For $299, you could buy robots similar to ones used by the police and the army. Put a tablet/phone on them, and you can control the robot from another tablet/phone, see other rooms, and communicate with people remotely. Some models can even climb stairs, and some can take AK47 rounds and continue to function:

Another type of robot I got to see up close was the smart flying AR drone. I first saw them in this TED lecture video a year ago (a must watch). Now I actually got to see them in action. They can fly in intricate formations, flip in mid air, carry out exact tasks, and map indoor locations.

But to my eyes, it was easy to imagine how easy it'd be to replace the camera with a gun.
Bringing to mind this TED lecture about the ethics of using robots in battle.

My "best in show"

What struck me was how about 80% of this year's CES was exactly the same as last year's. The same cables/boxes/speakers/headphones/phone cases/etc. manufacturers were there - with the same stuff they showed last year, and the year before.
TVs were bigger and sharper. 3D was 3d-ier. Tablets and phones were slightly faster. Laptops were thinner. But mostly, it was boring to stroll through more of the same.

Still, here are my favorites of this year's CES, other than the aforementioned 3D printers:
  1. ASUS Taichi - a dual 1080p monitor ultrabook. Close the laptop lid, and you get a tablet. And 2 people can use it at the same time! Problems I foresee: battery life with 2 monitors, the external monitor getting scratched, and the price point (rumored to be $1600 for the 13")
  2. AfterShokz - open ear headphones, using bone conduction technology to get the sound directly into your head. They're safer (your ears remain free), the sound is clearer, and they do not harm your hearing. There were several companies showing this technology, but these cost just $69 on Amazon (or $99 for the Bluetooth model)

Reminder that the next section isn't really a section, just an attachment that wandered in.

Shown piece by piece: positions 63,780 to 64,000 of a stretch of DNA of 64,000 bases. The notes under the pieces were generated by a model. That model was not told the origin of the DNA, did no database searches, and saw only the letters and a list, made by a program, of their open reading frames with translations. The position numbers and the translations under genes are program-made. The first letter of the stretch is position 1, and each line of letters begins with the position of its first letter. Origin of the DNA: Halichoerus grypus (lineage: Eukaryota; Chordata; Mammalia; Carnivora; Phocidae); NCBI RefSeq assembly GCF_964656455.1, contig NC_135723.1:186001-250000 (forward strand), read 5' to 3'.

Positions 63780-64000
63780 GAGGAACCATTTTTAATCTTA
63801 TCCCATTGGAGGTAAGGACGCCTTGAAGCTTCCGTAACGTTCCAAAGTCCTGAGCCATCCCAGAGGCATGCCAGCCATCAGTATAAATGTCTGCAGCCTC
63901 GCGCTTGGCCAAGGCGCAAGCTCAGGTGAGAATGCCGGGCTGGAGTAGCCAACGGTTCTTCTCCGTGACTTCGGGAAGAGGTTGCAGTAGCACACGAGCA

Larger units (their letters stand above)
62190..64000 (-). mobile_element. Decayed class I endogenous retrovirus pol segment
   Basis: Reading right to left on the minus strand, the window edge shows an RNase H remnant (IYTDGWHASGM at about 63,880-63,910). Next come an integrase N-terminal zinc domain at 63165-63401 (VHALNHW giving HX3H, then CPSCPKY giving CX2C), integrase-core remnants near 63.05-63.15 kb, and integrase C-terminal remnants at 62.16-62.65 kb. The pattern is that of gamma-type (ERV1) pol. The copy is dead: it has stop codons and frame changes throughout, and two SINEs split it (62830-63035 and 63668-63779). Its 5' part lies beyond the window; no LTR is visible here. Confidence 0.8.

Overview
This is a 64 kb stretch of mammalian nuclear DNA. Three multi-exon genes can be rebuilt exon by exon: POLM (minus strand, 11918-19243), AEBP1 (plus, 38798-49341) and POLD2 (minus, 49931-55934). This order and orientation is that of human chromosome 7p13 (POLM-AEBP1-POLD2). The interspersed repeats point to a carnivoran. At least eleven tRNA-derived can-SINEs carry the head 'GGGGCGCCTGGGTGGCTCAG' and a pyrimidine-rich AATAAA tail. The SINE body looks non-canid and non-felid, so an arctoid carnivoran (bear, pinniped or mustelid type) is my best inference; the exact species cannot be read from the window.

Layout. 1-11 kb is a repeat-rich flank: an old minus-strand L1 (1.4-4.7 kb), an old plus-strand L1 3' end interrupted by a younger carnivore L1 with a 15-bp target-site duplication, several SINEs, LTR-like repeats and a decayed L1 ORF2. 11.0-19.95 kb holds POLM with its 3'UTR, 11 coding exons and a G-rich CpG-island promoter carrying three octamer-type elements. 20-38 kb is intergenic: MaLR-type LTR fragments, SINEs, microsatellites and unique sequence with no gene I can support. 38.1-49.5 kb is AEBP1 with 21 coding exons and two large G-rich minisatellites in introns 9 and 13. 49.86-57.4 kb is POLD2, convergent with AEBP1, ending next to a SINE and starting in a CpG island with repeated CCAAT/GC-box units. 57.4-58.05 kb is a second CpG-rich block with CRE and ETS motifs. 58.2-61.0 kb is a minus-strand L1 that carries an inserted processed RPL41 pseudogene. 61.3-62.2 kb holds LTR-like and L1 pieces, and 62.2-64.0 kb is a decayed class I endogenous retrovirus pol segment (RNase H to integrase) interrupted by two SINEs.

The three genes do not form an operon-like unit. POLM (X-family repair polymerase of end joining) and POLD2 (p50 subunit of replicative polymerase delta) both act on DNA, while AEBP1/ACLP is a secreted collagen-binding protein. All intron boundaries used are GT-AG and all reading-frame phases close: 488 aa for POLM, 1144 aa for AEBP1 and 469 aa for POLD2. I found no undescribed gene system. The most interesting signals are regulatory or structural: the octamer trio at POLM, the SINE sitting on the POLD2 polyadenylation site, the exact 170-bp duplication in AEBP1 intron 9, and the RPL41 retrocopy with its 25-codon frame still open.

3. Liquipel - one of the many water repelling technologies I saw demonstrated. Coat anything with this stuff, even a tissue paper, and water won't be able to touch it. Allows immersing your phone/device in water for up to 30 minutes.
  4. SafePlug - a power socket that does not allow electricity through, unless the plug inserted has a a specific RFID tag. Think of a baby pushing a fork into this socket...and nothing happens. As a side effect, all such sockets in the house can be remotely controlled from an iPad app. I'm hoping they'll call me when they decide to build the Android app :)
  5. Basis - a watch that includes a pedometer and a heart and sweat sensors. Along with a cool-looking app, it'll monitor your health, exercise goals and sleep behavior. It costs $200 and looks a bit thick for my taste - but I'm sure next year's model will be thinner :)
  6. Panasonic 20" 4k tablet - to call this monstrosity a tablet is to call a MAC truck a compact.
    At 20", running Windows 8 for 2 hours of battery life at 4k resolution, this would probably be used by designers, architects and showroom personnel
Here are some of the photos I took over the week (pardon the quality, they were snapped mostly on my phone, as I got tired of carrying my camera):
And that's it for CES 2013. Already registered for next year's. See you in Vegas, 1/7-10/2014!